It’s that time of year again and I am busy trying to promote the 2012 Ballarat Writers and Illustrators Festival.
With a swag of Australian children’s and young adult (CYA) writers, illustrators and publishers attending the weekend of Sept 1-2, it’s bound to be a success. This year the even runs over 2 days with a literary evening on the Saturday night.
We also have a new location – Ballarat’s iconic Mechanics Institute, where Mark Twain once spoke.
Our panellists will be discussing issues vital to emerging and aspiring writers and illustrators, with a focus on how the industry is adapting to new technologies and where to find new audiences. Writers, illustrators, editors and publishers will participate in panels addressing new media challenges, new opportunities for fiction and non-fiction, creating characters and adapting illustration in the digital age. A major feature of the festival is the ‘first page’ competition. Attendees have the opportunity to have their work critiqued by a panel of publishers in the festival’s final session.
The program for the day can be found here.
The panellists for the day can be found here.
It’s really not that far from Melbourne so if you are free come up!
I’m pleased to report that this weekend was a great success for the Ballarat Writers’ and Illustrators’ festival for 2011. This year’s theme was ‘words and pictures’ with a focus on Children and Young Adult authors and illustrators. A dinner on the Friday night kicked off the festival in fine form. Dominic Brine from ABC Ballarat was the MC for the night with Maureen McCarthy as the keynote speaker. I was lucky enough to be on a table with authors Ebony McKenna, Nicholas Brasch, editor Catherine McCredie from Penguin Books and illustrator Dave Hackett. The mood of the room was inspiring as a range of professionals within the industry shared a few drinks, a fantastic 3 course meal, and countless stories.
It was hard to leave for the night, but my job the following morning was to kick off the festival by interviewing our keynote author Maureen McCarthy. This was intimidating; it was my first public interview, besides the work I do with Voice FM. I read Maureen’s novels when I was in high school and in the lead up to the festival I refreshed my memory by reading Queen Kat, Carmel and St Jude get a life, Rose by Any Other Name and Careful What you Wish For. Her novels are great and there were plenty of questions that I could have asked, but I wanted to make sure that the audience got a lot out of it, whether they were novelists, illustrators or picture book authors. It was a great experience and I really enjoyed doing it.
By the end of the day my head was spinning with all the fantastic panels. There were 26 panellists and each panel was loaded full of tips, tricks and advice. One of the days highlights was the montage of images that Simon Swingler produced. He had been silently animating in the corner throughout the panel discussions and then produced a computer animated image of each of the panellists (I’d love to track down the one he did of me – it was fantasic.)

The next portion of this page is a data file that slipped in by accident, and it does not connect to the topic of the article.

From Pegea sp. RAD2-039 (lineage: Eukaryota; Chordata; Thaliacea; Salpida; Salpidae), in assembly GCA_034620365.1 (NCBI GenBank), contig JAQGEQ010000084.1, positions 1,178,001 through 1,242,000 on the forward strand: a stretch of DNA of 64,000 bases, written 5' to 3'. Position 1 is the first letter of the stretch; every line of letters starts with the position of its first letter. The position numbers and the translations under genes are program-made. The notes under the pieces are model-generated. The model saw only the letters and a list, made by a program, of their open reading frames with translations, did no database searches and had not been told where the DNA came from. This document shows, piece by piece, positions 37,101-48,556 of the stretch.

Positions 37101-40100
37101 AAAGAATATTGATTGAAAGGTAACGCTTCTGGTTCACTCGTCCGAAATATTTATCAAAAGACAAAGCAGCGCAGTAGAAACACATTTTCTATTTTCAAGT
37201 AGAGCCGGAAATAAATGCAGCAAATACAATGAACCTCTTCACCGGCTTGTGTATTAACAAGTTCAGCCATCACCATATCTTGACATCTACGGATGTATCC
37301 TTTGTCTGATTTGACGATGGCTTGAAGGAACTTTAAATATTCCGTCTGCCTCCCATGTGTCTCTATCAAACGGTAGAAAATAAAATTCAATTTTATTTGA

Ballarat Books was a fantastic sponsor, making sure a great collection of each authors work was available. It was a great festival and something I’m happy to have been involved in. The festival committee consisted of Alice Barker, Jill Blee and Nadine Cranenburgh, who should be congratulated.
Over the last few months I have been helping Ballarat Writers to prepare for the Ballarat Writers and Illustrators Festival for 2011. As part of this I have prepared by reading the novels of young adult author, Tim Pegler. Continue reading
A few weeks ago I attended a Ballarat Writers workshop run by Alison Arnold from Text Publishing and Cath Crowley, young adult author. The day previous Cath Crowley had won the Prime Ministers Literary Award for Young Adult writing, for her novel Graffiti Moon. The class was instantly excited when Alison told us about Cath’s success, and I have to give her credit for turning up so bright eyed the day after the announcement (if that was me I would have had a champagne headache to say the least.) Continue reading
I’m feeling invigorated at the moment by a range of different writing activities going on around me.
Last Thursday Tim Pegler and Leanne Hall were guests at the Ballarat Writers reading night. Both spoke fantastically about getting their work published for the first time, the act of writing and spent some time reading from their novels. I’m going to track down Leanne’s novel This is Shyness – it sounds mysterious, a certainty to lose yourself in it. I was able to purchase Tim’s books and spent last night reading Game as Ned in it’s entirety. I can’t wait to get onto Five Parts Dead, his most recent novel. (I also found out that Tim grew up in the same small town that I did, which has motivated me – if he can write a novel so can I) Both Tim and Leanne are guests at the Ballarat Writers Festival in September. Continue reading
I’ve recently been thrown back into the world of Young Adult (YA) novels. I am a fan, but I don’t often read them. But a few things in the last few weeks have got me thinking about the importance of YA novels in Australia.
Boomerang Books released the results from their survey on the most popular Aussie novels, not based on sales, but on a survey where readers indicated which novels they had read in their entirety. I’ve detailed the top 24 below but the entire list is worth a look. Continue reading